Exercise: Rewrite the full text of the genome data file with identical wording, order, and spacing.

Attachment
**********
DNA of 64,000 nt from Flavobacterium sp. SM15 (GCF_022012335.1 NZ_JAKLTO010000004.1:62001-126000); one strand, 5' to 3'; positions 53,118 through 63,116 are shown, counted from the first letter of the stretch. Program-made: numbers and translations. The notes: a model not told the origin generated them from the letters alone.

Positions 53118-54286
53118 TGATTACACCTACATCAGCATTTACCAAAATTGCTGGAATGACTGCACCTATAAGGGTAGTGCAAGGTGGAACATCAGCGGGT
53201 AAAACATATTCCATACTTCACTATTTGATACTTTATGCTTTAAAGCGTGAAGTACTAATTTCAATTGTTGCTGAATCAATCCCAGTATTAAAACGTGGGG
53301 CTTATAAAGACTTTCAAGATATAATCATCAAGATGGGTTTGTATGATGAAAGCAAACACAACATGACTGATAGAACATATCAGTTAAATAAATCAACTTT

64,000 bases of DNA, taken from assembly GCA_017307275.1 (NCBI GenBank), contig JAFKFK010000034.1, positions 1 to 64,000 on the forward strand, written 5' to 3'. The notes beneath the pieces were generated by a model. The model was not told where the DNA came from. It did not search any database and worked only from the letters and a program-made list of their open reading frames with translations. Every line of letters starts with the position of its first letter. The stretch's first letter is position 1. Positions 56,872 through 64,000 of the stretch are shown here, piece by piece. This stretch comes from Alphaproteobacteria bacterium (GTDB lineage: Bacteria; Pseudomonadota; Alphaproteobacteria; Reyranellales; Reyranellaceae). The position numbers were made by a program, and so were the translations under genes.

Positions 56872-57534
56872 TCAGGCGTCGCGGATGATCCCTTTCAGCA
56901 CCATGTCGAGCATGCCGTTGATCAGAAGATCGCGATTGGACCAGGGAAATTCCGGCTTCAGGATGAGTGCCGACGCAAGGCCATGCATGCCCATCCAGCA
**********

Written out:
DNA of 64,000 nt from Flavobacterium sp. SM15 (GCF_022012335.1 NZ_JAKLTO010000004.1:62001-126000); one strand, 5' to 3'; positions 53,118 through 63,116 are shown, counted from the first letter of the stretch. Program-made: numbers and translations. The notes: a model not told the origin generated them from the letters alone.

Positions 53118-54286
53118 TGATTACACCTACATCAGCATTTACCAAAATTGCTGGAATGACTGCACCTATAAGGGTAGTGCAAGGTGGAACATCAGCGGGT
53201 AAAACATATTCCATACTTCACTATTTGATACTTTATGCTTTAAAGCGTGAAGTACTAATTTCAATTGTTGCTGAATCAATCCCAGTATTAAAACGTGGGG
53301 CTTATAAAGACTTTCAAGATATAATCATCAAGATGGGTTTGTATGATGAAAGCAAACACAACATGACTGATAGAACATATCAGTTAAATAAATCAACTTT

64,000 bases of DNA, taken from assembly GCA_017307275.1 (NCBI GenBank), contig JAFKFK010000034.1, positions 1 to 64,000 on the forward strand, written 5' to 3'. The notes beneath the pieces were generated by a model. The model was not told where the DNA came from. It did not search any database and worked only from the letters and a program-made list of their open reading frames with translations. Every line of letters starts with the position of its first letter. The stretch's first letter is position 1. Positions 56,872 through 64,000 of the stretch are shown here, piece by piece. This stretch comes from Alphaproteobacteria bacterium (GTDB lineage: Bacteria; Pseudomonadota; Alphaproteobacteria; Reyranellales; Reyranellaceae). The position numbers were made by a program, and so were the translations under genes.

Positions 56872-57534
56872 TCAGGCGTCGCGGATGATCCCTTTCAGCA
56901 CCATGTCGAGCATGCCGTTGATCAGAAGATCGCGATTGGACCAGGGAAATTCCGGCTTCAGGATGAGTGCCGACGCAAGGCCATGCATGCCCATCCAGCA